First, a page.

Julius Caesar when marched into Gaul and made it a Roman territory, he famously said, “It is better to create than to learn! Creating is the essence of life.” The IL&FS Transportation Networks Ltd. (ITNL) must have thought the same way when the National Highways Authority of India (NHAI) awarded them the Chenani-Nashri Tunnel project in 2011. It decided to be a pioneer rather than a follower. The project was an ultra-marathon effort. 2.1 million man days of intensive work; meticulous craftsmanship through a team of over 100 engineers; after 5 years and 6 months of hardships and challenges, one big mission was accomplished – India’s, in fact, South East Asia’s longest ‘Smart’ tunnel highway between Chenani and Nashri was inaugurated on 2nd April 2017 by our Honourable Prime Minister Shri Narendra Modi.

Located at an elevation of 1200 metres, from the sea level, with an overburden of up to 1 km in a difficult Himalayan Geology, the 10.8 kms, having 9 km long tunnel project was acclaimed as an ‘Engineering marvel’ by experts. The fully integrated two lane bi-directional tunnel, will reduce the distance between the two capital cities by 31 kms thereby saving a huge fuel cost to the tune of One Billion Rupees per year (INR 27 lakhs per day approximately).

“This is one of the greatest accomplishments done by the IL&FS Group and our path to success will keep us moving forward to undertake more such mega infrastructure projects. Managing adverse conditions, both technical and non-technical, has again proven the resilience of the combined efforts of the several IL&FS entities like ITNL, IFIN and Nalanda to successfully complete this project.”
- Mr. K. Ramchand, Managing Director, IL&FS Transportation Networks Limited (ITNL)


NH 1-A – The road it was…
Until 2011, the highway in this section, especially from Chenani to Nashri remained closed for approximately 40-50 days a year due to bad weather conditions. Landslides, elevated roads and hairpin bends posed ruthless challenges for drivers and was considered a killer highway. More than 100 people lost their lives every year in road accidents between Udampur and Ramban districts. Besides the unsafe road condition, the unruly weather made travelling this route a nightmare of sorts. With the two districts now connected through the fully integrated tunnel with transverse ventilation system that can withstand all weather throughout the year, it provides a big sigh of relief to around 8 million people in the Valley.

The new architecture
Bagging the contract, ITNL decided to do this with a new approach. The overall project involved design and construction of a 9 kms long main tunnel (2 lanes) with a parallel escape tunnel (9 kms), two minor bridges on the South and North sides and a 4-lane approach road with toll plazas on both ends of the tunnel. The two tubes (Main tunnel and Escape tunnel) are internally connected through 29 “cross-passages” provided at an interval of 300 metres.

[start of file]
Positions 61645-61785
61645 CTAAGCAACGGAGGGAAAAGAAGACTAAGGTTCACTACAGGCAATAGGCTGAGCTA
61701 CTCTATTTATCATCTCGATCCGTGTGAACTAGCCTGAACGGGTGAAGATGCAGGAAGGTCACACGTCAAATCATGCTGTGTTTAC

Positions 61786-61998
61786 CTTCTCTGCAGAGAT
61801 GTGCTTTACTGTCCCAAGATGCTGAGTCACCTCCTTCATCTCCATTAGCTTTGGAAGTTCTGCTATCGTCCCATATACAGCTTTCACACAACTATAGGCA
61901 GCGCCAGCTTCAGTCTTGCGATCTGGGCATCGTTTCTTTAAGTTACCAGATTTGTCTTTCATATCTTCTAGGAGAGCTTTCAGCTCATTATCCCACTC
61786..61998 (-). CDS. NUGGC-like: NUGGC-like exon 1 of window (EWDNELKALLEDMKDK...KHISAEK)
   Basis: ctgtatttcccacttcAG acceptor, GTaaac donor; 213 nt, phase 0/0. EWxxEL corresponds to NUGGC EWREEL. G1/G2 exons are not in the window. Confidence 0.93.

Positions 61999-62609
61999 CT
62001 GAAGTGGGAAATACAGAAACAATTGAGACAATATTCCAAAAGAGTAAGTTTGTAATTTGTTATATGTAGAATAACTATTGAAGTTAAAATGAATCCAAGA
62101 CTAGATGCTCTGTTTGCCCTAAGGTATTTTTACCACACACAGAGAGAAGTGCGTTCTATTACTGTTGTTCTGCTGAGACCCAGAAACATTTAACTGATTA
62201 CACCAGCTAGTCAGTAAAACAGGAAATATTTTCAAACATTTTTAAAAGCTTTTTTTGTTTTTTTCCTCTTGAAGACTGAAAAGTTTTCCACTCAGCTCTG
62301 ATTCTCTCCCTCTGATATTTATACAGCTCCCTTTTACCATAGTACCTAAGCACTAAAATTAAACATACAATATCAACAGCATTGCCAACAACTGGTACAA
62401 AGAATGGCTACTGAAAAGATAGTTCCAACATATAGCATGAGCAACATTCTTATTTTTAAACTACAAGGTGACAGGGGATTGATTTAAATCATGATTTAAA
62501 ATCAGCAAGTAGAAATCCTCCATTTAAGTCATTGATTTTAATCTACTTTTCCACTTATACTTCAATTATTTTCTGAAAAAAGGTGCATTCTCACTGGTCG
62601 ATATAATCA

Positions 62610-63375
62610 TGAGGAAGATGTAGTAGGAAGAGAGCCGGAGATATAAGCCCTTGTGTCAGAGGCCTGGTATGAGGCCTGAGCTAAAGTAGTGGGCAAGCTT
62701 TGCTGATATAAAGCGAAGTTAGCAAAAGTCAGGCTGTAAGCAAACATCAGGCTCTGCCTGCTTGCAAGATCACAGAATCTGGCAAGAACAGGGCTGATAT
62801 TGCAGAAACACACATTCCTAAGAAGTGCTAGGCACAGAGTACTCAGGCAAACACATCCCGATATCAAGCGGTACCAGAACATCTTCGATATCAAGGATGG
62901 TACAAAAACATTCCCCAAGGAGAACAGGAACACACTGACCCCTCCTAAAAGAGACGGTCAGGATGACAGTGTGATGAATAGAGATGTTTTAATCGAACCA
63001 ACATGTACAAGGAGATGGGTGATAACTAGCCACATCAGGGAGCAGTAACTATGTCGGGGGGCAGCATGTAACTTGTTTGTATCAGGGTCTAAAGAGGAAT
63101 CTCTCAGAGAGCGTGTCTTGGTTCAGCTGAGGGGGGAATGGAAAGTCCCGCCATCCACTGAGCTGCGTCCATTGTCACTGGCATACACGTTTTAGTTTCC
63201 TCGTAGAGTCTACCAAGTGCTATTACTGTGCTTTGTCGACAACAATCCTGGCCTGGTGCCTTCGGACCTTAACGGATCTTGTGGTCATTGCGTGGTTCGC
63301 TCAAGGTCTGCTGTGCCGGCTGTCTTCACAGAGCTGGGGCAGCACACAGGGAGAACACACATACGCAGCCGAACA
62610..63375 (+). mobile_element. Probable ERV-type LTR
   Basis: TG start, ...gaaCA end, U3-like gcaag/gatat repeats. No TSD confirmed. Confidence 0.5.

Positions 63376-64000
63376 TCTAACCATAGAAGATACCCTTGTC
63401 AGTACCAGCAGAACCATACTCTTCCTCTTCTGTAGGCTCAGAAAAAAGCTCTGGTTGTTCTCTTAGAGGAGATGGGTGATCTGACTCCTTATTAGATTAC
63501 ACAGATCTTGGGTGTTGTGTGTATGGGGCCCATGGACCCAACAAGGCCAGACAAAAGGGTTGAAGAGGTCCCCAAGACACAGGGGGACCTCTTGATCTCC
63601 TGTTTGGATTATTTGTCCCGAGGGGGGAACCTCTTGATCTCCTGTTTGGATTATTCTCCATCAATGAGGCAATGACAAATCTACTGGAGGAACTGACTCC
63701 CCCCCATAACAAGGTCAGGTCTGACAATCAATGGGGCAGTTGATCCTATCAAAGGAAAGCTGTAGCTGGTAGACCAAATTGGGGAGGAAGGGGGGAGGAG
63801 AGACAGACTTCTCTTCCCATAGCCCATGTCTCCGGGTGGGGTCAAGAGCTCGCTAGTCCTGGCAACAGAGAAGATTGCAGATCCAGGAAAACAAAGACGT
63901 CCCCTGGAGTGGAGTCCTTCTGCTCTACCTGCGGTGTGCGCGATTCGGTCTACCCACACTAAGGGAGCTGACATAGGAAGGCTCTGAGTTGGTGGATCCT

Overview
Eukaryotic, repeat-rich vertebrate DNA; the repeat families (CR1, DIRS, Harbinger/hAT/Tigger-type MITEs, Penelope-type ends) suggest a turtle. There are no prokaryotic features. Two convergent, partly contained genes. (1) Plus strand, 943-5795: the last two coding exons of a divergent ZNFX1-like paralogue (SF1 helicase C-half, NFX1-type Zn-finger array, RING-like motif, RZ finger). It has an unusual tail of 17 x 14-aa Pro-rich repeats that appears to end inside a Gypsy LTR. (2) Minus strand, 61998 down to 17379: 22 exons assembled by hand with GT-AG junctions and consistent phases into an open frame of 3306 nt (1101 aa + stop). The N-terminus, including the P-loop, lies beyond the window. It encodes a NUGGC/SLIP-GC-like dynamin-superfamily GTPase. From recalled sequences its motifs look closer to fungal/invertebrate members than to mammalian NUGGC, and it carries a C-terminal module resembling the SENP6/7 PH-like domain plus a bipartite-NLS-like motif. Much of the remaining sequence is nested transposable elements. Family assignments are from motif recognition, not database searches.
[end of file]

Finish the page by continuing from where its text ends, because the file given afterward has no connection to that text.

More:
“This is the only project where a 19-km tunnel highway was completed in a four-year time, with an average progress of 400m/month which is a record in Himalayan geology, with NATM. Nowhere in the world was a project of this stature at a similar geology ever done. This project is simply a mind-boggling and monumental effort from our team.” says Mr. Ashutosh Chandwar, Vice President, ITNL, citing the achievement of his team.

“Our engineers worked 16 hours a day. Major portion of the thought process and inputs in architectural design was provided by Indians and therefore it is a ‘Make-in-India’ tunnel. The tunnel is completely manned through a software and there is no need for someone to physically man the tunnel, hence we term it as a ‘Smart’ tunnel.” adds Mr. Chandwar.

Why is it a ‘Smart’ Tunnel?
The ‘Smart tunnel’ or the ‘intelligent tunnel’ as it is being called, saves time and reduces the efforts of mankind thereby creating an impact for the society at large. Besides being a completely safe route for all weather conditions, the construction of the tunnel has helped the state save its forestation and plantation. Reduction in traffic and maintenance activities in the region will help preserve the ecology and environment and in turn address the issues of global warming.

The two-lane bi-directional traffic tunnel is equipped with transverse Ventilation systems duly integrated using Integrated Tunnel Controlling System, along with many first-of-its-kind facilities in India that ensure seamless movement of traffic. Some of the key features of the tunnel are:

  • Dynamic signalling system
  • Height control system
  • Automatic barrier system
  • CCTV Surveillance system
  • Automatic incident detection system (AID)
  • Emergency call System (SOS posts)
  • Fire detection system
  • Ventilation system
  • System monitoring and control
  • Communications network  
  • Control Centre
  • Computer application of centralised management.

Union Road & Transport Minister Shri Nitin Gadkari described this project by ITNL as a ‘State-of-the-art project’ and a ‘revolutionary step’ in Indian engineering.

“There are two key reasons for the success of this project. One, we had given the due respect to the geology and did not try to do anything that was against Nature. Two, we utilised local resources – upto 90% of the workforce - and seldom used any shortcut to get our work done for this project." Mr. S. C. Mittal, Chief Executive, ITNL, said about the key attributes for the success of this project.

Technology impact

Technology played a key role in making rapid progress in the project. Here are the top five innovative technologies used in this project:

  1. Use of automatic navigated boomer (first time in India) for drilling
  2. Use of poly fibre/steel fibre shotcrete replacing traditional Wire mesh system
  3. Probing (drilling up to 12 m advance at face) of tunnel
  4. Deformation monitoring results to optimise support
  5. Unique electro-mechanical design and implementation.

The ‘Maths’ behind the ‘Marvel’

Just as the project was hailed for ‘Engineering Marvel,’ the Fund Flow Management of this project had already created a new benchmark in the industry almost unnoticeably. The efficiency with which the ‘moolah’ were mobilised that too with the optimum leverage of debt-to-equity-ratio (9:1) deserves a special mention, for a project of this magnitude, and can easily become a case study by itself. The project was completed at the overall cost of Rs. 3720 crores, of which, Rs. 3,348 crores (90%) was funded through a consortium of 15 banks led by State Bank of India and the balance Rs. 372 crores (10%) was financed through the equity portion. The 90% debt portion was further broken into senior debt (80%) and sub-ordinate debt (10%) thereby significantly improving the equity IRR (Internal Rate of Return) for ITNL.